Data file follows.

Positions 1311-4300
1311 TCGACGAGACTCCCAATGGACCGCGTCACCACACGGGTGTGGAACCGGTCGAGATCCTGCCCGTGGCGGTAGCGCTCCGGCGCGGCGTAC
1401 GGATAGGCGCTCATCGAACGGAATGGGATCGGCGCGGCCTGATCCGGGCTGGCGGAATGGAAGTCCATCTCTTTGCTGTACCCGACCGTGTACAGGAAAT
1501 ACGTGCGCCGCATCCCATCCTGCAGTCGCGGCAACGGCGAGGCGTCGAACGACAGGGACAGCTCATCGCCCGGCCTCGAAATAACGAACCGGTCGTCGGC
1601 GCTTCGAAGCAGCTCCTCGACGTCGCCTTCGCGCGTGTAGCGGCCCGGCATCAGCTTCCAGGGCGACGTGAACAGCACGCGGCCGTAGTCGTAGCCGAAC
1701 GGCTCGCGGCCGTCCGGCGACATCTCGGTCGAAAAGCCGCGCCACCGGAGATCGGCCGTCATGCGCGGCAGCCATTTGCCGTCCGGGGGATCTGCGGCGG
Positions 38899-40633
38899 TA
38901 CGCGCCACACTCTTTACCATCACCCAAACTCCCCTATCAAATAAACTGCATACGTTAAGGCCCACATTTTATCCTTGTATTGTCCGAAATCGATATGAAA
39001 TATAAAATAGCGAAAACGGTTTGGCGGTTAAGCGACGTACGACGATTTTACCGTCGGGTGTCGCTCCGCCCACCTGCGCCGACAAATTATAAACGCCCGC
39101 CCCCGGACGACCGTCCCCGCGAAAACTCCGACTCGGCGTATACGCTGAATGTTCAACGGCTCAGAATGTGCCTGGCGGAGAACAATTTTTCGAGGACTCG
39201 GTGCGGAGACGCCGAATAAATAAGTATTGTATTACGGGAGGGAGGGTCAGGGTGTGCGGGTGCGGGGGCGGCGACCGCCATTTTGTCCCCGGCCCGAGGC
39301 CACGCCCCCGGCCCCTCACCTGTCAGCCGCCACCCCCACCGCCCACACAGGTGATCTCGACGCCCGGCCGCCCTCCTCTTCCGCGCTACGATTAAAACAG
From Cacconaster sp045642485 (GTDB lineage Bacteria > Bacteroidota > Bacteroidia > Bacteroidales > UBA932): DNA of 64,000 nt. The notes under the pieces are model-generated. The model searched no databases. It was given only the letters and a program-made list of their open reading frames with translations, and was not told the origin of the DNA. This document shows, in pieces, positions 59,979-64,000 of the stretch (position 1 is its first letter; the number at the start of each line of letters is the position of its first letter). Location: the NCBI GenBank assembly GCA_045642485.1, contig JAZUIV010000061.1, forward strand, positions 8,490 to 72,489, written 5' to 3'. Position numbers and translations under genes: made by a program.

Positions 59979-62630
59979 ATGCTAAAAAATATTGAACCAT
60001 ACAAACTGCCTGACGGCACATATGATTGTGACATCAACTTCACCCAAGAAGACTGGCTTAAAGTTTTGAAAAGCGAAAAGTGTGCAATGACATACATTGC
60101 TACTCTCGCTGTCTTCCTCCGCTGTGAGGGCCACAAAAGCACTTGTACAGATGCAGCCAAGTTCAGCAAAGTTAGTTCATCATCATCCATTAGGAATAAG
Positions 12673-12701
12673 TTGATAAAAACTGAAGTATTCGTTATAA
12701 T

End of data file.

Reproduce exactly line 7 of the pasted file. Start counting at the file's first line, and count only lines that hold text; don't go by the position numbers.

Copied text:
Positions 38899-40633